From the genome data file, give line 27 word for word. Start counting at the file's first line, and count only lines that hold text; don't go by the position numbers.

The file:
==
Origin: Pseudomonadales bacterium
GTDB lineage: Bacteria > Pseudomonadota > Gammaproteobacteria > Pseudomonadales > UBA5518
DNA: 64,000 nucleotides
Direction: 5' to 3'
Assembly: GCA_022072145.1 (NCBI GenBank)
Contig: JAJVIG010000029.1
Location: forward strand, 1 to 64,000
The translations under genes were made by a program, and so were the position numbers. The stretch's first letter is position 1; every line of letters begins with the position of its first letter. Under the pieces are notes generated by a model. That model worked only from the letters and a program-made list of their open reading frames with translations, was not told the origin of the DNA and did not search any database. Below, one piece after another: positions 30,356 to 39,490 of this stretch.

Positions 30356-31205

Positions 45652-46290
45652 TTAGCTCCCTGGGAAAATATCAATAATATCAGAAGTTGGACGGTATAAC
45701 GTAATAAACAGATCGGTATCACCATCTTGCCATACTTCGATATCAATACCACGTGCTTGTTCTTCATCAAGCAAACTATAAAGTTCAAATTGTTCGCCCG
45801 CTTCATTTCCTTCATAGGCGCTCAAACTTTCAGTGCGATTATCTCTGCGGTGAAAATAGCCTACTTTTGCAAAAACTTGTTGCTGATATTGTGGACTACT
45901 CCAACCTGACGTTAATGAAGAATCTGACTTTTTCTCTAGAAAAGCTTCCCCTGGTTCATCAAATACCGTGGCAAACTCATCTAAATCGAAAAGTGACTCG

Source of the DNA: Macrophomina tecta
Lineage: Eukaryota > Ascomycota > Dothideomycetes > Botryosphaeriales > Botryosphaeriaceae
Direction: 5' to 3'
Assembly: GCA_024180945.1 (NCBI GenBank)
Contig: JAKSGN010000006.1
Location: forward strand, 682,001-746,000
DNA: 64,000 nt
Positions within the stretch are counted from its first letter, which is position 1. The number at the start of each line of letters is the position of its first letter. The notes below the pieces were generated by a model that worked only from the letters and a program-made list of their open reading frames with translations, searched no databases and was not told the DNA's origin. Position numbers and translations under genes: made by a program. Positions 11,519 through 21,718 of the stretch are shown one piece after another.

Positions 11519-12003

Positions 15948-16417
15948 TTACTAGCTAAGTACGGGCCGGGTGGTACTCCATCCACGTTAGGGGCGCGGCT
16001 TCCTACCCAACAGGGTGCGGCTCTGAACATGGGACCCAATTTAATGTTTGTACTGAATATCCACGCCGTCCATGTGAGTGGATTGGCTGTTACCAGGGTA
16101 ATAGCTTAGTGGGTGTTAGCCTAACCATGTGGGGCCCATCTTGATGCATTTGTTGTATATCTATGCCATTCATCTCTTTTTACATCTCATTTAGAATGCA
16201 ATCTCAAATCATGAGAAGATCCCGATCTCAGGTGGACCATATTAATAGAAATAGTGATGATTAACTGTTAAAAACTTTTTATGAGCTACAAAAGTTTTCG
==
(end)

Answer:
16101 ATAGCTTAGTGGGTGTTAGCCTAACCATGTGGGGCCCATCTTGATGCATTTGTTGTATATCTATGCCATTCATCTCTTTTTACATCTCATTTAGAATGCA